Ekscript for TS Devs

Know TypeScript? It will take about 5 minutes to get to know what is πŸš€

EkScript is very, very similar to TypeScript. It has the same NodeJS APIs for server-side programming.

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Language specification


New Types

A few number types have been introduced in EkScript.

int, float

Character type: char

No `any`, `undefined`, `unknown`, `never`, `NaN` and false-y values

To maintain a consistent strict code style, EkScript bars you from using any , undefined , unknown , NaN and never .null is to be used everywhere wherever previously you used undefined. This brings us to the concept of nullable and non-nullable types. Types that might have a null value or might not.

There are only two false-y values. That means if statements only take boolean and numbers for processing (ruby like). This also means that ! unary operator is only for boolean types and number types. Yes, you have to write more code but this will save time in the long run!

// --- ❌ ERROR! TS Only ❌ ---
let a = null; // ❌No Type declaration here
let b: string = 'Hello' ;
b = null; // ❌Non-nullable type
let c = { hello: 'world' };
c.hello = null;
let d: undefined; // ERROR! No type named as undefined
if (a) {} // ❌ a is not boolean
if (!!c.hello) {} // ❌ a is not boolean
// --- βœ… VALID! Eks βœ… ---
let d: string? = 'Hello';
d = null; // nullable type
if (d == null) {}
let a = 0;
if (a == 0) {}
type TC = { hello: string?, key: i32 }; // [key: string] : i32
let c = { hello: 'world' };
c.hello = null; // nullable fields
function fn(a: object) {
console.log(a?.hello); // null

Extra Additions + Improvements

No more `===`!

Yes. No more '==' and '===' confusion. Simply write '==' everywhere.

No Prototype, different `this`!

No more 2 ways of defining classes. EkScript is a modern language. It only supports ECMAScript classes. Everything about classes is similar to TypeScript!

This also means that this is no longer relevant in functions! Only in classes, this is supported. Finally!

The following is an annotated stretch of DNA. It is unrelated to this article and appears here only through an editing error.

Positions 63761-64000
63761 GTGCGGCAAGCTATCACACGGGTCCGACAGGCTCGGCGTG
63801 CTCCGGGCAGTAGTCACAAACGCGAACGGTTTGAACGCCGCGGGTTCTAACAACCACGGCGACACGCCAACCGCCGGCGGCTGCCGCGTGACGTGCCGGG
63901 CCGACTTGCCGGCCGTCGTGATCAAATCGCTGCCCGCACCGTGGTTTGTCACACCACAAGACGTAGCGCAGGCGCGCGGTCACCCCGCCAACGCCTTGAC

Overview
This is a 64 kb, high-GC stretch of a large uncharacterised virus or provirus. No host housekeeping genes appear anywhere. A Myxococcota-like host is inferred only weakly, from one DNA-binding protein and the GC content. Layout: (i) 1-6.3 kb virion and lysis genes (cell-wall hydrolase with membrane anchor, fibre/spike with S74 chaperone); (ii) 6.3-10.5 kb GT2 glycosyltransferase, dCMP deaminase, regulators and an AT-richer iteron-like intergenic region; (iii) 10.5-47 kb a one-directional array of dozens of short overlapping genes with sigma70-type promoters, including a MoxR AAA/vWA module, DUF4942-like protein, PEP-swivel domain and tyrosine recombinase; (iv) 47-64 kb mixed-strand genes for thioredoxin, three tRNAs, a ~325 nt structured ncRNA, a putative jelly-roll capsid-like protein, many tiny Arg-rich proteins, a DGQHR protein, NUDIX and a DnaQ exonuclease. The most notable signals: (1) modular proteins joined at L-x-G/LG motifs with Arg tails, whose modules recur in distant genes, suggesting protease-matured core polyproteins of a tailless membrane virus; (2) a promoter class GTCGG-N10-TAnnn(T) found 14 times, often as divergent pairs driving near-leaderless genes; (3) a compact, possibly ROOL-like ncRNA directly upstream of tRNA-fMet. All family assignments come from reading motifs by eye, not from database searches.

// --- ❌ ERROR! ❌ ---
function f() {
this.hello = 1;
this.world = 2
f.prototype.hello = 3;
this.hello = 'there';

Pattern Matching

There are two additions to EkScript. First is its pattern matcher which takes types as first class citizens:

const variable: string | int = 1;
int => console.log("int found"),
string => console.log("")

Improved typeof operator

Since we have types as first class citizens, EkScript provides a way to check types using simple `typeof` operator.

NOTE: This can only be used with certain binary operators and should be explicitly declared. (More on that later)

// --- βœ… VALID! βœ… ---
if (typeof a == int) {
console.log("int found");
} else if (typeof b == string) {
console.log("string found")
// --- ERROR! ❌ ---
typeof typeof int; // cannot use it outside a binary expression

Browser DOM APIs

EkScript comes with libDOM.d.ek which is similar to libDOM.d.ts with a more strict API. TypeScript programmers won't even have to sweat on EkScript.


In TypeScript, JSON.parse returns any type. EkScript doesn't have any. Instead it takes a generic type that will be inferred at runtime giving you type-safety. EkScript ships with EKON instead of JSON. EKON is a superset of JSON and is quite excellent as a message passing or configuration file.

type THello = { hello: string }
// --- βœ… VALID! βœ… ---
const var1 = EKON.parse<THello>('{ "hello": "world" }');
const var2: EKONObject = JSON.parse('{ "hello": "world" }');
const var3 = JSON.parse('{ "hello": "world" }'); // inferred as EKONObject
// --- ERROR! ❌ ---
const var3 = JSON.parse('{ "hello": "world" }');
someRandomFunc(JSON.parse('{ "hello": "world" }'));